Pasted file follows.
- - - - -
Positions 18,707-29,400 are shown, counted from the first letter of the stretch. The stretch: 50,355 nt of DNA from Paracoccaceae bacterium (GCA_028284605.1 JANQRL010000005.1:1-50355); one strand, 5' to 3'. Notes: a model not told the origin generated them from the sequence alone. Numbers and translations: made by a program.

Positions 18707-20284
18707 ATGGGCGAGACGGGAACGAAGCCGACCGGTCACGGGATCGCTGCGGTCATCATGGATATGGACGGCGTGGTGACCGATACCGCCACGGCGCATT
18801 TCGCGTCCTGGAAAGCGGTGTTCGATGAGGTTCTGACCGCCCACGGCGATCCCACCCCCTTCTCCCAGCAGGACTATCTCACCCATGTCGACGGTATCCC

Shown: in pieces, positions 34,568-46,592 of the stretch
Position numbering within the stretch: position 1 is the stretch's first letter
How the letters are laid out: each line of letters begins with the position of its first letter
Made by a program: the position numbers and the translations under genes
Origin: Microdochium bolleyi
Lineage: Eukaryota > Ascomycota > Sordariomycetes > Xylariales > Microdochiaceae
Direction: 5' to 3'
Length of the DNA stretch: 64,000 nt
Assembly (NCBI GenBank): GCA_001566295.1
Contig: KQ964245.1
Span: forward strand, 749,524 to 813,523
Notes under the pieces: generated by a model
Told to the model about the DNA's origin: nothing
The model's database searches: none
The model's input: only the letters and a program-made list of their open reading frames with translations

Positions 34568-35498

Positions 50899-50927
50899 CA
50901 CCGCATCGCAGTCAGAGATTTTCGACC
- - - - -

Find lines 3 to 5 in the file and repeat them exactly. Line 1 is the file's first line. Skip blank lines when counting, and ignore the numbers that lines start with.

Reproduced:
18707 ATGGGCGAGACGGGAACGAAGCCGACCGGTCACGGGATCGCTGCGGTCATCATGGATATGGACGGCGTGGTGACCGATACCGCCACGGCGCATT
18801 TCGCGTCCTGGAAAGCGGTGTTCGATGAGGTTCTGACCGCCCACGGCGATCCCACCCCCTTCTCCCAGCAGGACTATCTCACCCATGTCGACGGTATCCC

Shown: in pieces, positions 34,568-46,592 of the stretch